Results from EMILIA Trial for T-DM1. |

My previous post suggests that it is not possible to learn anything about the survival benefit of new treatments for cancer from randomized clinic trials. This is not true.

It is possible to learn some

It is possible to learn some

*limited*information about relative survival benefits from randomized control trials.
It is possible to "bound" the proportion of patients who would live longer on the new treatment from the data. We can use a mathematical relationship known as the "Frechet-Hoeffding bounds''.

These bounds imply that

For example, in the figure we see that at the 12-month mark, the survival difference is 6.8 percentage points, while at the 24-month mark the difference is 12.9 percentage points. From this we know that at least 12.9% of the population sampled would live longer on T-DM1 versus capecitabine and lapatinib.

From the EMILIA trail we learn that between 12.9% and 100% of the population of metastatic breast cancer patients sampled would live longer on T-DM1 versus the alternative. Another way to say this, is that we know between 0% and 77.1% of patients would live longer on capecitabine and lapatinib than on T-DM1.

Note that bounds may be even wider than suggested above. Firstly, our estimate of the bounds may be wider due to sampling variation (which I have not calculated). Second, the Frechet-Hoeffding bounds result is reliant on the fact that there is no biases in the trial data. Information reported on ClinicalTrials.gov suggests that 72 patients left the trial of their own decision, 28 from the T-DM1 arm and 48 from the X+L arm. This unbalanced attrition may cause the results at the 2-year mark to be biased. I discuss the effect of this bias in this unpublished working paper.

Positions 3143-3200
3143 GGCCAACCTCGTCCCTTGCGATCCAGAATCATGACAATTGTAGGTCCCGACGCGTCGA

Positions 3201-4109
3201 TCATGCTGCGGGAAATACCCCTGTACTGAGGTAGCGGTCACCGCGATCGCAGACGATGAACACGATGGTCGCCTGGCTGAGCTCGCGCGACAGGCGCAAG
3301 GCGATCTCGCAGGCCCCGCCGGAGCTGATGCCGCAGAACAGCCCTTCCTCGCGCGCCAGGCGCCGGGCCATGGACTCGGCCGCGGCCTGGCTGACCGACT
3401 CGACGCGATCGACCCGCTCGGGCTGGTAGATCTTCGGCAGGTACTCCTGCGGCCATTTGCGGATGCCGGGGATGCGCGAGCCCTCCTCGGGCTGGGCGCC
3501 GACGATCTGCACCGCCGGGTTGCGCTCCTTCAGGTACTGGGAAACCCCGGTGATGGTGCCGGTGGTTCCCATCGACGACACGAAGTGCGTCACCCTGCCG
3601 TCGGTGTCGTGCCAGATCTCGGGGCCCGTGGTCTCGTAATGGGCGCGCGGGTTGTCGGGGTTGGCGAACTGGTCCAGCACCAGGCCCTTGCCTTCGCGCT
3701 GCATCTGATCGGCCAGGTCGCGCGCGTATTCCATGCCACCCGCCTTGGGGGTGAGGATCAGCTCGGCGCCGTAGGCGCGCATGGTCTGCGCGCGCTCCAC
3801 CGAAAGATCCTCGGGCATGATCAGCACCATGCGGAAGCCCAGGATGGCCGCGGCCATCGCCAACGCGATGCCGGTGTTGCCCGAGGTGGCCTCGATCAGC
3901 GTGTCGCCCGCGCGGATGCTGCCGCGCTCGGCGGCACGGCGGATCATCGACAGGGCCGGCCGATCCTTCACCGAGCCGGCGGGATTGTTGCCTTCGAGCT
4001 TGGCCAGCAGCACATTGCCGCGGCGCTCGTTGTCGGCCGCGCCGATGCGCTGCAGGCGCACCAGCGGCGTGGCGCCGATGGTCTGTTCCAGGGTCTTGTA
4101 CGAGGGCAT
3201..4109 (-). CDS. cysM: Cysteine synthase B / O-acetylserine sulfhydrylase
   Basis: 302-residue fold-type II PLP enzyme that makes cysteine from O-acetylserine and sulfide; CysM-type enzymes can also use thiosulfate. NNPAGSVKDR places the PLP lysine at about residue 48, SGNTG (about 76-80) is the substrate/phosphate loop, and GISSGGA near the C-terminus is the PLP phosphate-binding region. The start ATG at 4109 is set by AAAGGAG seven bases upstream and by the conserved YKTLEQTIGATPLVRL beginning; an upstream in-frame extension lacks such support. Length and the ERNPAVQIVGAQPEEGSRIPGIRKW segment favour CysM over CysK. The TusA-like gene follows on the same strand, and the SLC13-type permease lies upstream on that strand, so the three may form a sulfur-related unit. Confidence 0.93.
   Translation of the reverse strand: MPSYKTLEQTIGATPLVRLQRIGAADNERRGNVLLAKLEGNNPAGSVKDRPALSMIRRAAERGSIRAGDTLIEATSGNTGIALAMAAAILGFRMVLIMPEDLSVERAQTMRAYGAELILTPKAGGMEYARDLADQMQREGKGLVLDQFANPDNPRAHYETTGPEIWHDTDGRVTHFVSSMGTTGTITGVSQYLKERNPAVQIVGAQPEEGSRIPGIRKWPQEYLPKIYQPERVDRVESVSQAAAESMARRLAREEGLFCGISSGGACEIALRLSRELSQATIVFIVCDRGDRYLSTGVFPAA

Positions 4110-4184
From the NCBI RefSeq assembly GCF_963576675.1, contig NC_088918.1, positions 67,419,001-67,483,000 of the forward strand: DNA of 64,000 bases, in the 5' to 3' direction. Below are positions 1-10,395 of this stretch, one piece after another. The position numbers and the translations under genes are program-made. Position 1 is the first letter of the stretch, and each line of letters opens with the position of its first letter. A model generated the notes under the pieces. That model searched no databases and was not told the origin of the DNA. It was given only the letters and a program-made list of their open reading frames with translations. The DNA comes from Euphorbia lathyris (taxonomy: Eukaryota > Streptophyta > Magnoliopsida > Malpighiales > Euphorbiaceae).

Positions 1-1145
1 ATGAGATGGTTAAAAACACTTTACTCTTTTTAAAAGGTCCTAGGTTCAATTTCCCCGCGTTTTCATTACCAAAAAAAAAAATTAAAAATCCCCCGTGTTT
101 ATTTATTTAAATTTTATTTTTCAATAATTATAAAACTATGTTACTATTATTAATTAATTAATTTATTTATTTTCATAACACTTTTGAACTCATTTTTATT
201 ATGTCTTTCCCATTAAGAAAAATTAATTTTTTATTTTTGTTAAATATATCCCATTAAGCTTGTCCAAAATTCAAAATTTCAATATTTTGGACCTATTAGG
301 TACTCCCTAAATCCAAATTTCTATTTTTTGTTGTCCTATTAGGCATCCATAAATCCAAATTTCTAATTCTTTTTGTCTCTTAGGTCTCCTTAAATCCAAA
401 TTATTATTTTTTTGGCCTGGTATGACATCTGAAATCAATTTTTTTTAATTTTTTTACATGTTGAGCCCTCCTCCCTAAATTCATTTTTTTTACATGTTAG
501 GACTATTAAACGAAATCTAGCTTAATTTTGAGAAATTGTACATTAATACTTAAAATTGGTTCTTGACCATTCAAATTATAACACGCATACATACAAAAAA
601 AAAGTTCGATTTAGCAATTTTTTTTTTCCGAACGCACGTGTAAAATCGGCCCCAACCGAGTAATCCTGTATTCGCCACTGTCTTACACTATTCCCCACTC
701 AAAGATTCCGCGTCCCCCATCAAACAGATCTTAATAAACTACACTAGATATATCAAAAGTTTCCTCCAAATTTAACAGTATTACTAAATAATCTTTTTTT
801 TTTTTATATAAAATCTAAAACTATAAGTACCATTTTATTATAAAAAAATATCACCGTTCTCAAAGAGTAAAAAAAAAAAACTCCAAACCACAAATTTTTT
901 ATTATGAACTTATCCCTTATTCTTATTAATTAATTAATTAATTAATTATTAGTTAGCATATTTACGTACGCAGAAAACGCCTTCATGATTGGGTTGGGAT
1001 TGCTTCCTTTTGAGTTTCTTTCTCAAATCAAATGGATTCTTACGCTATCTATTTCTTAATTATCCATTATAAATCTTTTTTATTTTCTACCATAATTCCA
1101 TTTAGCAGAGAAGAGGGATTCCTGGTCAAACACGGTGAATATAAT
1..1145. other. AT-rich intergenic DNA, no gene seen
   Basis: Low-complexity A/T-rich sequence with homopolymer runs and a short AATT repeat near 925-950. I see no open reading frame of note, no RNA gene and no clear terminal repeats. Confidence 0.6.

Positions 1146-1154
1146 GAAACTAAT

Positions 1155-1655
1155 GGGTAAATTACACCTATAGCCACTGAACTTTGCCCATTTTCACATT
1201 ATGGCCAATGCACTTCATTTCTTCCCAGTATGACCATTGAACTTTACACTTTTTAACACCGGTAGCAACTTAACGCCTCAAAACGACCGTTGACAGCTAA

*minimum*proportion of the population sampled by the randomized control trial who would benefit from the new treatment is equal to the*maximum*difference in the survival curves at each point in time.For example, in the figure we see that at the 12-month mark, the survival difference is 6.8 percentage points, while at the 24-month mark the difference is 12.9 percentage points. From this we know that at least 12.9% of the population sampled would live longer on T-DM1 versus capecitabine and lapatinib.

From the EMILIA trail we learn that between 12.9% and 100% of the population of metastatic breast cancer patients sampled would live longer on T-DM1 versus the alternative. Another way to say this, is that we know between 0% and 77.1% of patients would live longer on capecitabine and lapatinib than on T-DM1.

Note that bounds may be even wider than suggested above. Firstly, our estimate of the bounds may be wider due to sampling variation (which I have not calculated). Second, the Frechet-Hoeffding bounds result is reliant on the fact that there is no biases in the trial data. Information reported on ClinicalTrials.gov suggests that 72 patients left the trial of their own decision, 28 from the T-DM1 arm and 48 from the X+L arm. This unbalanced attrition may cause the results at the 2-year mark to be biased. I discuss the effect of this bias in this unpublished working paper.

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